Relationships and Sexuality Education in primary school: time to change the rule book?

Caoimhe Cooke

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In December 2015 ‘Sex Education for Girls’ – an Irish sex education video from the 1980s – appeared on social media. Silky voiced presenter Angela opened the film with a reminder that ‘God doesn’t want people to have sexual intercourse before they’re married. He’s the inventor, and he knows what’s best.”

The video, which has racked up over 385,000 hits on Youtube in the last 12 months, was received with cringing incredulity by the online Irish public – many commenting that it was ‘hilarious’ and/or ‘unbelievable’.

What is not so hilarious and is sadly believable is the fact that we have not progressed much further in the past three decades.

Social, Personal and Health Education (SPHE) is allocated ½ an hour of curriculum time at primary school level. Relationship and Sexuality Education (RSE) is taught as part of this. The RSE curriculum, and the accompanying Policy Guidelines were published by the Department of Education and Science (DES) in 1997.

Ireland has changed a lot since 1997.

Thecircular.org spoke to a group of 30 primary school teachers across 7 schools  about the biggest difficulties they face when teaching RSE.

All teachers surveyed mentioned the impossibility of teaching the area substantively in the apportioned time, with many teachers stating that they teach the area discreetly within other subjects, such as Science and English. Lots of schools mentioned that they had incorporated the topic of sexual identity into their school’s SPHE and anti-bullying policies, despite it going against the traditional Catholic ethos of the school. (This model, where schools deliver RSE according to their ethos, is currently in place in Irish schools).

All teachers surveyed mentioned the impossibility of teaching the area substantively in the apportioned time

Other challenges that were mentioned were the teaching vulnerable students, for example those with additional/special needs; over-reliance on a ‘visiting expert’ to teach RSE rather than the class teachers;  and the focus on heterosexual relationships and lack of reference to homosexuality.

Comments such as ‘outdated’ and ‘impractical to teach’ came up often. Facing a lack of clear departmental guidance, it seems most teachers and schools are left to ‘go rogue’ in their teaching of RSE. Extra arrangements, such as parent’s information nights and guest speakers were used in all 7 schools. None of the teachers surveyed had received departmental in-service in RSE since its implementation in 1997; however, 85% had independently sought extra training in the area.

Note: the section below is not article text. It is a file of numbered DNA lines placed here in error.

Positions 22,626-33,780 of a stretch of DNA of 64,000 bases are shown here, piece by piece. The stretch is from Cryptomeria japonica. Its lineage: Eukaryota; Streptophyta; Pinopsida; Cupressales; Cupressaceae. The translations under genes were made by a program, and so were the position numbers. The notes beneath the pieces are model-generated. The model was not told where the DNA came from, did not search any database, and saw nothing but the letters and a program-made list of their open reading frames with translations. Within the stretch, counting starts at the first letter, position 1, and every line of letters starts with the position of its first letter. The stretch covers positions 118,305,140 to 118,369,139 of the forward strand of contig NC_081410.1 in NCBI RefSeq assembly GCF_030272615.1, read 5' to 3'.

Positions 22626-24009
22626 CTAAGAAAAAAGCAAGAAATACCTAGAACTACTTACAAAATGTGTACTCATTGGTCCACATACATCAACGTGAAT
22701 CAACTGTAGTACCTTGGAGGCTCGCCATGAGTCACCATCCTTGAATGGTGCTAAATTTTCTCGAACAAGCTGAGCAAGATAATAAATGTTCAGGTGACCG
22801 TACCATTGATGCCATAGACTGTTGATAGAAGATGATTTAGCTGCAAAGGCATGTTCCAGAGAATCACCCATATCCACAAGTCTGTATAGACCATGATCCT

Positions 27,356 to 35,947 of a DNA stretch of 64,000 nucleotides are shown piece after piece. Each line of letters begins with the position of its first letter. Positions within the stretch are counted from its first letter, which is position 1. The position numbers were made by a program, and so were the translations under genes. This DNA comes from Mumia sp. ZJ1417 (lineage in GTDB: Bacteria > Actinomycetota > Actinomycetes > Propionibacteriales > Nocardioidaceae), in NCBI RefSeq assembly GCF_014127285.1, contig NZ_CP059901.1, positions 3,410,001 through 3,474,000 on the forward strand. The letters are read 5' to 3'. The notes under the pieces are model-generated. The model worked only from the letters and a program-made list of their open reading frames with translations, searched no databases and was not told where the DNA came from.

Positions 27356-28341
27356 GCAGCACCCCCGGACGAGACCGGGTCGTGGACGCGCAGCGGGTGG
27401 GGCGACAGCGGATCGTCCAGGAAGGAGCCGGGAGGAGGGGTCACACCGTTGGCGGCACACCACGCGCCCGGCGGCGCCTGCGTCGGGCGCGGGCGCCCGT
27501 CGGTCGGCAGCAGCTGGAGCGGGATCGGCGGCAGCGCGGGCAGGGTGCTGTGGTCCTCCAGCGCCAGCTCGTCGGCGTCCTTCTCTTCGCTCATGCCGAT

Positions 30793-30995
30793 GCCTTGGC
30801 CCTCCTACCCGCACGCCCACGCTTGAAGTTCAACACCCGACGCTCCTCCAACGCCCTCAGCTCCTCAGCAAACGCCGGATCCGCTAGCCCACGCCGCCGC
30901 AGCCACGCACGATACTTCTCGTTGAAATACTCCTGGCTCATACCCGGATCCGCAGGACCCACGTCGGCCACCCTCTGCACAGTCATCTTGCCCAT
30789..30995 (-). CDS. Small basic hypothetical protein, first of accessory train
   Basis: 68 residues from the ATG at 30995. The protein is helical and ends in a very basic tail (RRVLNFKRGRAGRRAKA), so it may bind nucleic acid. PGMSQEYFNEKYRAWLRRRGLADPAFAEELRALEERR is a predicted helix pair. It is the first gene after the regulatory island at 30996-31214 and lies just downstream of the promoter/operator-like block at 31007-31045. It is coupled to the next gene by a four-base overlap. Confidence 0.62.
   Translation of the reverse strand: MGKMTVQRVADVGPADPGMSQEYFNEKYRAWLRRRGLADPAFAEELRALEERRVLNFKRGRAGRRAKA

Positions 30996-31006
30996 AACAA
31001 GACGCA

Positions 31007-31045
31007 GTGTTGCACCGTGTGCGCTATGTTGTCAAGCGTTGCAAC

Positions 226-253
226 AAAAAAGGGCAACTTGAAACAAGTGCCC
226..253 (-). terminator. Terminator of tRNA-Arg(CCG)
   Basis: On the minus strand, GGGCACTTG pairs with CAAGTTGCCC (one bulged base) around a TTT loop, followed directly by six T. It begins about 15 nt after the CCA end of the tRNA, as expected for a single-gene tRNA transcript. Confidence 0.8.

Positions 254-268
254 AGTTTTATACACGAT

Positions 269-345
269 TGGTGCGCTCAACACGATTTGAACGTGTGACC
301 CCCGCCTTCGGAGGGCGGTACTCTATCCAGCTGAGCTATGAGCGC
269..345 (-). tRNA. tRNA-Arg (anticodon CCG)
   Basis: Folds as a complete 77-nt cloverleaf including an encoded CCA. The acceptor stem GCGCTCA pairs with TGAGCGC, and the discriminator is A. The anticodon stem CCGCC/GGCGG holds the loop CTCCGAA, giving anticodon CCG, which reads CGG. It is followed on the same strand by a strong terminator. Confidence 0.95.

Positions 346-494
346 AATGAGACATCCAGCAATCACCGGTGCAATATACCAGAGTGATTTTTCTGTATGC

80% teachers we spoke to said they were afraid of broaching sensitive topics with children for fear of unclear which topics were ‘off limits

The Professional Development Service for Teachers (PDST) offers elective school support in RSE to schools who apply for it. Last year 31 primary schools (335 teachers) were supported through in-school support.  Workshops are run twice yearly in 21 Education Centres across the country, with 452 teachers enrolling in this classes last year. 80% teachers we spoke to said they were afraid of broaching sensitive topics with children for fear of unclear which topics were ‘off limits’, leaving them to teach according to their own beliefs around the area, an approach which inevitably leads to inconsistencies and gaps.

RSE should exist as a series of ongoing discussions around the area of RSE, rather than being reduced to a singular ‘sex talk’ in Sixth Class.

 

Julie Doherty, School Programme Administrator in Blackrock Education Centre, helps to organise evening courses for teachers in RSE. The course delivers the message that RSE should exist as a series of ongoing discussions around the area of RSE, rather than being reduced to a singular ‘sex talk’ in Sixth Class. It emphasises that correct anatomical words should be employed from Junior Infant level up, while keeping the content age appropriate i.e. bringing a baby into the class for bath-times and using appropriate naming words for the parts of the body.

Another resource to which teachers frequently referred was the Busy Bodies handbook. This publication, published by the HSE and funded by Crisis Pregnancy Ireland, uses simple language and factual information to educate children on aspects of RSE.

Image result for busy bodys resource

In 1996, Ireland legislated divorce in the Family Law (Divorce) Act. In 2015 we voted ‘yes’ to same-sex marriage. We have come a long way from the Ireland presented to us by our kindly sex-ed teacher from the 80s, yet our reluctance to acknowledge RSE as a critical component of primary education contributes to the layer of murkiness around the area of sexuality that is regressive and wholly unnecessary.

With our tech-savvy under-12s consuming media at an ever increasing rate, straight talk and accurate information is more important than ever.

 

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Caoimhe Cooke